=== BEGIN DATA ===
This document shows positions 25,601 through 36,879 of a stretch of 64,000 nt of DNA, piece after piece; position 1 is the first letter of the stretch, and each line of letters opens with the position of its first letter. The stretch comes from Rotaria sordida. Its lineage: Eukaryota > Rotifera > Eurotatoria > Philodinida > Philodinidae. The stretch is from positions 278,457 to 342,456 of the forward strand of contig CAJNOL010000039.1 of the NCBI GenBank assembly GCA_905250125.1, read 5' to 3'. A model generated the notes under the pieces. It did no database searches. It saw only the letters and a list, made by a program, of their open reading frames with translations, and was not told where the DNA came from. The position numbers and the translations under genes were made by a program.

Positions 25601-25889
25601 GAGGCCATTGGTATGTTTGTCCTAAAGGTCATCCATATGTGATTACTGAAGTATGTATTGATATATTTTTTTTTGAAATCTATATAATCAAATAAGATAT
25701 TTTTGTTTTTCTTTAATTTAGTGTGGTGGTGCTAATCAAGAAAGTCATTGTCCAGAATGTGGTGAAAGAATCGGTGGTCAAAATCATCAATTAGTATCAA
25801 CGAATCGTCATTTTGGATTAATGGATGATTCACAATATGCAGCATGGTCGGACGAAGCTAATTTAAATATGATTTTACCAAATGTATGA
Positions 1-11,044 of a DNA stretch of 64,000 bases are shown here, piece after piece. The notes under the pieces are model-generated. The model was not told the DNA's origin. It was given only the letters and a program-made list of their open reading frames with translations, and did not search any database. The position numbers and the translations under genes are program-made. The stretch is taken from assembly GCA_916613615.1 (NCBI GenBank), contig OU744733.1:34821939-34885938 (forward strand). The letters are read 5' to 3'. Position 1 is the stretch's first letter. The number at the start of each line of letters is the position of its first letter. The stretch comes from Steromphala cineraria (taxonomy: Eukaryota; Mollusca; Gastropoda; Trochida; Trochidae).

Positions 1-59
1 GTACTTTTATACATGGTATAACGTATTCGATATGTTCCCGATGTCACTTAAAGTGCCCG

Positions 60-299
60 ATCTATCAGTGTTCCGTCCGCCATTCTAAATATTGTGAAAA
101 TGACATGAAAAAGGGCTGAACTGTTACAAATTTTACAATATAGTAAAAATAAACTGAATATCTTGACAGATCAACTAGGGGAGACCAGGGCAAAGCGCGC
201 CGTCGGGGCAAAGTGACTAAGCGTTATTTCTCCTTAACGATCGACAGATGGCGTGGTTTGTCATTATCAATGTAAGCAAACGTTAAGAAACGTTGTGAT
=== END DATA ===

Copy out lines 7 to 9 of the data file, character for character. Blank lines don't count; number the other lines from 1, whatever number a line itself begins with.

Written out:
Positions 1-59
1 GTACTTTTATACATGGTATAACGTATTCGATATGTTCCCGATGTCACTTAAAGTGCCCG

Positions 60-299